The Importance of Trust in Coaching Relationships


I want to start off with the below quote:

“A coach is someone who can give correction without causing resentment.” ― John Wooden

My one word since week one is friendship and I would say the one relationship from friendship that is important to consider is trust. Trust and reputation matter because no player would want a lack of trust or respect from a role model. In readings the author has mentioned countless times about strengthening bonds between players, parents, coaching staff, and administrative staff. Along with that it’s also mentioned that people will want to work only when they feel valued and feeling valued can come from trust. Hence to trust your assistant coach with aspects like training, recruitment, and other engagement can make them feel valued. Another part of trust is to know the names of the players, it wasn’t only the book that mentioned this. This was a significant attribute that the greatest of the great soccer coach has. Sir Alex Ferguson established trust in Manchester United as a coach not only through his tactical ability or by recruiting quality players, but by building trust from the ground up. He knew all the staff at Manchester United by name and even mentions in his book that this is the first principle of a great leader. Calling someone by name, rather than “coach” or other titles will create trust from appreciation. “Relationships are the foundation of coaching and even though a relationship is a two-way street, it’s the coach’s responsibility to pursue a real relationship with their athletes. Coaches hold a place of respect and authority, but still feel reachable enough for athletes to (be) open and view their coach as a role model or mentor.” [1].

Who would want to interact with a stranger on a daily basis? No one. And how does one become familiar? Through trust- they need to have established relationship to feel comfortable and build trust. Between a player and coach there’s a relationship between mentor and mentee or student and teacher. So, you can imagine if there’s a bad relationship between them there’ll be unique conflicts. Also, it allows learning opportunities both from the coach, the team, and the player’s side. “A team with both senior and junior members is more likely to deliver good long-term results if its members enjoy positive relationships with each other. Collaborative team settings can lead to a transfer of skills between the more experienced workers and the less experienced ones. This can ultimately benefit both the workers and the organization.” [2] we can replace workers with player recruiters, players, and coaches and the statement will remain true and sound. Since essentially this is a human psychological aspect. Everyone wants to establish some sort of relationship and hope to be valued.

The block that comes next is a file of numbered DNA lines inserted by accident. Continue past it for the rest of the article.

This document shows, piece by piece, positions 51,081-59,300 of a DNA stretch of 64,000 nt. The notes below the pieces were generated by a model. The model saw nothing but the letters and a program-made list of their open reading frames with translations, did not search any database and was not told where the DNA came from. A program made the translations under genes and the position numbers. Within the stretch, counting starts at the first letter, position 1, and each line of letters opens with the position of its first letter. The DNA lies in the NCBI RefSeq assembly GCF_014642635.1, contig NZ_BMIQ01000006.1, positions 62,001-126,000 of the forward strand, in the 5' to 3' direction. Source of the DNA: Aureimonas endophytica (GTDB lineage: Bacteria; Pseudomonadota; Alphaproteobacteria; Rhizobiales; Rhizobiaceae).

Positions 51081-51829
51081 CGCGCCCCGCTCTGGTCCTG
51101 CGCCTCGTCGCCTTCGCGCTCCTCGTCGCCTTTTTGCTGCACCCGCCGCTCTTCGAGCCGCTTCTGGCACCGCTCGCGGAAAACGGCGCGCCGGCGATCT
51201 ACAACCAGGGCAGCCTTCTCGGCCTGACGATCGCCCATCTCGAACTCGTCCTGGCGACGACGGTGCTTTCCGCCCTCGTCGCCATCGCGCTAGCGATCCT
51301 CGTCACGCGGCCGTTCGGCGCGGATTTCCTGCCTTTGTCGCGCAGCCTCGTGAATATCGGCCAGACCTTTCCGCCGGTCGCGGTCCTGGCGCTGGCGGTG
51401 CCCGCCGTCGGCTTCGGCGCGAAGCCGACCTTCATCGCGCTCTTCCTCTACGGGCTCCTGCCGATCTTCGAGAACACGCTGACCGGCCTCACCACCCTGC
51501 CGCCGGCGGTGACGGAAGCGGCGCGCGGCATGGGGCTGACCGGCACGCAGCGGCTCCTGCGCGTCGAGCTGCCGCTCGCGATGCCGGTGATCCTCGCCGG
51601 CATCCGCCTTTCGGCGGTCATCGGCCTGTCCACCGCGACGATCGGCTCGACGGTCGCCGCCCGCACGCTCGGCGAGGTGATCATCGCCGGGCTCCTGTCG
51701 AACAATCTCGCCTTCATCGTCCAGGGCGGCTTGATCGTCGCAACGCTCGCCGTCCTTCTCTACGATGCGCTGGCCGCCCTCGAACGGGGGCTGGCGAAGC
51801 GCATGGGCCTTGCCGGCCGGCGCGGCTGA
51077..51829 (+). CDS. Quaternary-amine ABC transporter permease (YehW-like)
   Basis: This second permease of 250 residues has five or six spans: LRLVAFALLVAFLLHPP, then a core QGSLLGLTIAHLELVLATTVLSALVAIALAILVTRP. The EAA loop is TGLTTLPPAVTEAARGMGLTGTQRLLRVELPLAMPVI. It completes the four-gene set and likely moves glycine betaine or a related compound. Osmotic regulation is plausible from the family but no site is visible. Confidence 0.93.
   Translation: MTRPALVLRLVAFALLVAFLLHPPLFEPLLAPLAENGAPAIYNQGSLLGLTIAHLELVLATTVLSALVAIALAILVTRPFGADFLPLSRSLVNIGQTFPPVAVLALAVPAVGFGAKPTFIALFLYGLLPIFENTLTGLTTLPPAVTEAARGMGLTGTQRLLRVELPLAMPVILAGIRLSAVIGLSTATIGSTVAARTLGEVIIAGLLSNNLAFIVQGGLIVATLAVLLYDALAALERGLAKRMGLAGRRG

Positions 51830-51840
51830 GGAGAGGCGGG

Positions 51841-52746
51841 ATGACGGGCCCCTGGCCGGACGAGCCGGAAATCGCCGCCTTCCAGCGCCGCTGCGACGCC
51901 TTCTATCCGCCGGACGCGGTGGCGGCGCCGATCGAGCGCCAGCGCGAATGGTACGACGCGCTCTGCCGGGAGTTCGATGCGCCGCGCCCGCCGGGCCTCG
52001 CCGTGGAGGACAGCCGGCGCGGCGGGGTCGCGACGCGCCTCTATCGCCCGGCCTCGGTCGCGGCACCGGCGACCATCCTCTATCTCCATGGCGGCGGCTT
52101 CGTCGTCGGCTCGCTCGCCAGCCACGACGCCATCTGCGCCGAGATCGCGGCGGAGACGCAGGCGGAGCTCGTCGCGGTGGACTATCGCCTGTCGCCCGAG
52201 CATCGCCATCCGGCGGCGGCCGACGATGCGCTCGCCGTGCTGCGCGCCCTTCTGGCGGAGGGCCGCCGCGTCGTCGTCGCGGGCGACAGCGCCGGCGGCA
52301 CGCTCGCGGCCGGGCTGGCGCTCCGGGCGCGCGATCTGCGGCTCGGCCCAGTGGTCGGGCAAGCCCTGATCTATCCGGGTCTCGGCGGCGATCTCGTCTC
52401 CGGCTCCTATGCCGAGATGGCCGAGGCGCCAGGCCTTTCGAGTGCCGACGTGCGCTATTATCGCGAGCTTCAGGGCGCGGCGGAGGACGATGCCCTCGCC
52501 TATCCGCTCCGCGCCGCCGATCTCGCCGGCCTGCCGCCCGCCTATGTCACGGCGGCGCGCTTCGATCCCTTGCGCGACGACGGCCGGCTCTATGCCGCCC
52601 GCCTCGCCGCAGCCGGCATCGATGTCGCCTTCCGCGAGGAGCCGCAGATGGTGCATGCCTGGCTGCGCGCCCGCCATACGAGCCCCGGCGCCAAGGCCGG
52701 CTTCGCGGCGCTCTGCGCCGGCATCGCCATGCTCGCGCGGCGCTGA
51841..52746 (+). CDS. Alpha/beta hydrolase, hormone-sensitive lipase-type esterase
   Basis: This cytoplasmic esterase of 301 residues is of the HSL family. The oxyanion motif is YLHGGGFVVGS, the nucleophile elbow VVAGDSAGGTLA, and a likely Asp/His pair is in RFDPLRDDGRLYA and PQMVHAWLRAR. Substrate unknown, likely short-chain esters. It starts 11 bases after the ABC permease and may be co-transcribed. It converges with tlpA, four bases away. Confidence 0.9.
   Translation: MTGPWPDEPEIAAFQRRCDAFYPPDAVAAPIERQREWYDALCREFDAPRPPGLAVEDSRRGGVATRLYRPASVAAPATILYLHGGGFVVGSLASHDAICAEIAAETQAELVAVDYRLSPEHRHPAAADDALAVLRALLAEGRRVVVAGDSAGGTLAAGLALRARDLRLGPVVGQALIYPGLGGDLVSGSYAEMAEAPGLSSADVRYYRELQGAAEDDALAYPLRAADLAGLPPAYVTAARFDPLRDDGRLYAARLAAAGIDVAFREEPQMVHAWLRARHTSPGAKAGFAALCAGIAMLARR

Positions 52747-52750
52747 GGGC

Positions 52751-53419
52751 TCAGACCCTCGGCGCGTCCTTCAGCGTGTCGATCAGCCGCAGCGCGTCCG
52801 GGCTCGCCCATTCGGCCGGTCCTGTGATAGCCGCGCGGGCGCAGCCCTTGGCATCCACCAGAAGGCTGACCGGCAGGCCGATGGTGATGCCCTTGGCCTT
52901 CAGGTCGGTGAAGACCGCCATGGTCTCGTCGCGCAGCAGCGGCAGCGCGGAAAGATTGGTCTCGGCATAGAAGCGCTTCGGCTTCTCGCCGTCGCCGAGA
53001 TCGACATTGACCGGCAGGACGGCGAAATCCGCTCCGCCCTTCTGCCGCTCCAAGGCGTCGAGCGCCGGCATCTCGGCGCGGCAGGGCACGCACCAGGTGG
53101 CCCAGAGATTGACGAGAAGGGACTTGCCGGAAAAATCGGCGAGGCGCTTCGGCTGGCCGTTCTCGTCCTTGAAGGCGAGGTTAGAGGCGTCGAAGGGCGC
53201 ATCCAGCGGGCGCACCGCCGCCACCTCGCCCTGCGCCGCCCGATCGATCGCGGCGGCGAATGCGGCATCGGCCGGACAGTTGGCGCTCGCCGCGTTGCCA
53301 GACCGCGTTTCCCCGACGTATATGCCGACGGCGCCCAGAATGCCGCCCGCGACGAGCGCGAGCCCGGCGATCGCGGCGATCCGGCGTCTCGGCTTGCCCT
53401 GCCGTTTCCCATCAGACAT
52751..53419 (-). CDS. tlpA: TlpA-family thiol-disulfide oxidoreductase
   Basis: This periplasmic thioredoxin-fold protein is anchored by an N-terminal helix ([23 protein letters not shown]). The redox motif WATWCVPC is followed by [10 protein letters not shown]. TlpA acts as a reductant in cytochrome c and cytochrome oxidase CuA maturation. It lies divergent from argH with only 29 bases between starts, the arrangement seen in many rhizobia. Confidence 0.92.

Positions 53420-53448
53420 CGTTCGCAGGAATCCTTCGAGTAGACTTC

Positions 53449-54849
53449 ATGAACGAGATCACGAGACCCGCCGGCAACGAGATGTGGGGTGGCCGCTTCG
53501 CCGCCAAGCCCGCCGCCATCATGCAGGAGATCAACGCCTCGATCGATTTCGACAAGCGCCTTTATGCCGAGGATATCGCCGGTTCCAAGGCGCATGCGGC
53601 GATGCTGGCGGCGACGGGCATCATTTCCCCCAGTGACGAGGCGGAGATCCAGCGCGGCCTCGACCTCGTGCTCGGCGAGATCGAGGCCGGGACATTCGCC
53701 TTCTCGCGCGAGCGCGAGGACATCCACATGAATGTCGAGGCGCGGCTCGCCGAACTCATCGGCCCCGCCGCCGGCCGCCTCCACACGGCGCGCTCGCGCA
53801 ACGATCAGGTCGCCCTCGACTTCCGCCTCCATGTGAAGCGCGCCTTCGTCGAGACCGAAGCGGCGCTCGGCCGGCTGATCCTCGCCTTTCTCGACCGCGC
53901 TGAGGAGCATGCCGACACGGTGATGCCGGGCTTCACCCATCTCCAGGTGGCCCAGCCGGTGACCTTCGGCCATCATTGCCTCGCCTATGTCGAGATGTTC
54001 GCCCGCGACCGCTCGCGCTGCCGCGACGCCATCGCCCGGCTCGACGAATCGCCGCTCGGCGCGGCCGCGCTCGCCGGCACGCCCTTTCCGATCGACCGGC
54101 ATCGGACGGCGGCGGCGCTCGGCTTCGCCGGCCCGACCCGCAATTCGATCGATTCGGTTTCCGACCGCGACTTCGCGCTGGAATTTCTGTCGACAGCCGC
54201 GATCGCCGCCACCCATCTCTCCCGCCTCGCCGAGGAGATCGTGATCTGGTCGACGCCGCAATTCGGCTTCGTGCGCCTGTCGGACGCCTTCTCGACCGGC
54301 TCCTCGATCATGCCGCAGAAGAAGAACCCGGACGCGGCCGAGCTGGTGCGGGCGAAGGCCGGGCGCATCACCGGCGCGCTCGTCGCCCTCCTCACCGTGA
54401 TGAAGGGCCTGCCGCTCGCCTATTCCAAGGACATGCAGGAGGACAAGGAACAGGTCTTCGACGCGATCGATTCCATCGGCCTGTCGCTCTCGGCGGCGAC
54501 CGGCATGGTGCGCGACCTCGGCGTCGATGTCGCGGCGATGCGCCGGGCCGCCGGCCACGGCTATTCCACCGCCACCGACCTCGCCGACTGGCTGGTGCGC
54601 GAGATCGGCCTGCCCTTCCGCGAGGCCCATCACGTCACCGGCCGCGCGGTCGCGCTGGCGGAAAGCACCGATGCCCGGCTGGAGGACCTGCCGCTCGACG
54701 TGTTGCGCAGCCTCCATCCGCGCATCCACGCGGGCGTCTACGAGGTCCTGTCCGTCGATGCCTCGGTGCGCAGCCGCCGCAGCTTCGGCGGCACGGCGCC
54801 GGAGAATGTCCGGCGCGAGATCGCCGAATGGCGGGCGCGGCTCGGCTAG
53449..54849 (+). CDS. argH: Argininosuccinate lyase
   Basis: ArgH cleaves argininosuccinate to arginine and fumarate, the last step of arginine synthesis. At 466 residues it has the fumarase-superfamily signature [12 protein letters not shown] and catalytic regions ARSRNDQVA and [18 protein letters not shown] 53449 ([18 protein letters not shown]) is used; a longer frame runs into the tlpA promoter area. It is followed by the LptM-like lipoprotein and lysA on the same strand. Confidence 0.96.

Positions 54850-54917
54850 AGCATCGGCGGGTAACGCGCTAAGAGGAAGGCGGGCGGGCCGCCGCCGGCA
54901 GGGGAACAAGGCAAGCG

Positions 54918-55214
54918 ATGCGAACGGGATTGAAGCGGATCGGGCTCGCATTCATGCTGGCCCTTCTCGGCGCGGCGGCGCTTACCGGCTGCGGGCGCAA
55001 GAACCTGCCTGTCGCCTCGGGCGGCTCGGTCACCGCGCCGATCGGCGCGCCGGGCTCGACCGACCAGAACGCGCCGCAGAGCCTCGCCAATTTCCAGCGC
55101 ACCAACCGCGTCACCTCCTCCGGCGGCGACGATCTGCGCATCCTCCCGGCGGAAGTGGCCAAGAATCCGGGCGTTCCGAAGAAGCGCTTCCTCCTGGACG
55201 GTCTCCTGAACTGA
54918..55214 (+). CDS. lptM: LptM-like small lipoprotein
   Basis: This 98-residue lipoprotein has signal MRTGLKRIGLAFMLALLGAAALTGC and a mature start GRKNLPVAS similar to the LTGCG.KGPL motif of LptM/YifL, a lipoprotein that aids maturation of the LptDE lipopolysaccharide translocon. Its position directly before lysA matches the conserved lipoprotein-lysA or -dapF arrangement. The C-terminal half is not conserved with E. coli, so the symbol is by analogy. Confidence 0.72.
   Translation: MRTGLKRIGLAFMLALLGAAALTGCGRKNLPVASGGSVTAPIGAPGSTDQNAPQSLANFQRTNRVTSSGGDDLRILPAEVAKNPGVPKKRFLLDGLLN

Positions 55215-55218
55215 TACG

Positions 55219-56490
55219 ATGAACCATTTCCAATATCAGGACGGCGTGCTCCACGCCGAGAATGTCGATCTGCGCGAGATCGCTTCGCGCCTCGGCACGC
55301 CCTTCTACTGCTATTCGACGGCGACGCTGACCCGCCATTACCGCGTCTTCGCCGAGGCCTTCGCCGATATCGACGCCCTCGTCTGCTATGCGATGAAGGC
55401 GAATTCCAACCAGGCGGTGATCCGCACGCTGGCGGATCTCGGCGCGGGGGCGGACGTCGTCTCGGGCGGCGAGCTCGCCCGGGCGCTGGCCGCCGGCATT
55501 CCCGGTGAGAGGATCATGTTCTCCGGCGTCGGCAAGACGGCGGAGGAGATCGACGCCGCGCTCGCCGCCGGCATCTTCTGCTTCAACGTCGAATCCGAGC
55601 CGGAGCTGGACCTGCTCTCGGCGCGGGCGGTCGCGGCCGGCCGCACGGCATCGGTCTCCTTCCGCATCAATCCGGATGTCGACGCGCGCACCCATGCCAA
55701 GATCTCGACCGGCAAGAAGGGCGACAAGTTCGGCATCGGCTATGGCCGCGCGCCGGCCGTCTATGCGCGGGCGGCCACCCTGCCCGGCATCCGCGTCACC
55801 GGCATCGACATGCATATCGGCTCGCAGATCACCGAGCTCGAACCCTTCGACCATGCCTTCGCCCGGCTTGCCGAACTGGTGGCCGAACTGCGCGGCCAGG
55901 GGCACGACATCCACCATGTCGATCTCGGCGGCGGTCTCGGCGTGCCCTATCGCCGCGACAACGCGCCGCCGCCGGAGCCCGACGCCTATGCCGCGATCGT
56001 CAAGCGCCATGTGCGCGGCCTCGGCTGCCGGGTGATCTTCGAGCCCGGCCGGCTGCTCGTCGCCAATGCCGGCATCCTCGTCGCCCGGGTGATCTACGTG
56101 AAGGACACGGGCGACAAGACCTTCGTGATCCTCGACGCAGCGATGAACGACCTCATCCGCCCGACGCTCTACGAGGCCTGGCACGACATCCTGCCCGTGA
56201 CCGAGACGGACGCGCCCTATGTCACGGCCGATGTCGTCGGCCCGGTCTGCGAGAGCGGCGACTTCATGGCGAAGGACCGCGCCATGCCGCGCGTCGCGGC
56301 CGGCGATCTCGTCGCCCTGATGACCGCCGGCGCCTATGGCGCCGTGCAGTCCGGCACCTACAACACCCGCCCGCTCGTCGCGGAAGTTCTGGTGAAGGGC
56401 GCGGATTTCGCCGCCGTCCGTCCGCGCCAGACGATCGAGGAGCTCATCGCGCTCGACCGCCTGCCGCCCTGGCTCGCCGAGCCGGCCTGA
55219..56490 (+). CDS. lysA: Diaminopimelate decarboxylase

What I learned from my interview, the only one completed to date, would be that the player’s trust plays a great role in team building and dynamics. While talking with the assistant coach at the Drexel’s men’s soccer team, Flo Liu, he mentioned to me how the head coach has entrusted him with recruitment and through this trust Liu has worked since 2019 to recruit all the current roster of players. He continues to do so and looks at the head coach for guidance. This would not have been possible without trust, which creates a sense of belonging and value. The diagram below is what was learned from the interview.


[1] Gels, ames. (2017, September 18). The importance of a strong coach-athlete relationship. NFHS. Retrieved April 5, 2023, from

[2] Team, I. E. (2023, February 28). 8 reasons why it’s important to build workplace relationships. Retrieved April 5, 2023, from

[3]  Team, I. E. (2022, December 2). Essential coaching skills for strong leadership | Retrieved April 5, 2023, from

[4] Team, I. E. (2022, December 5). Top 10 recruitment skills for successful recruiters. Retrieved April 5, 2023, from

[5] Hanson, R. (2012, November 7). Be friendly. Psychology Today. Retrieved April 5, 2023, from

Leave a comment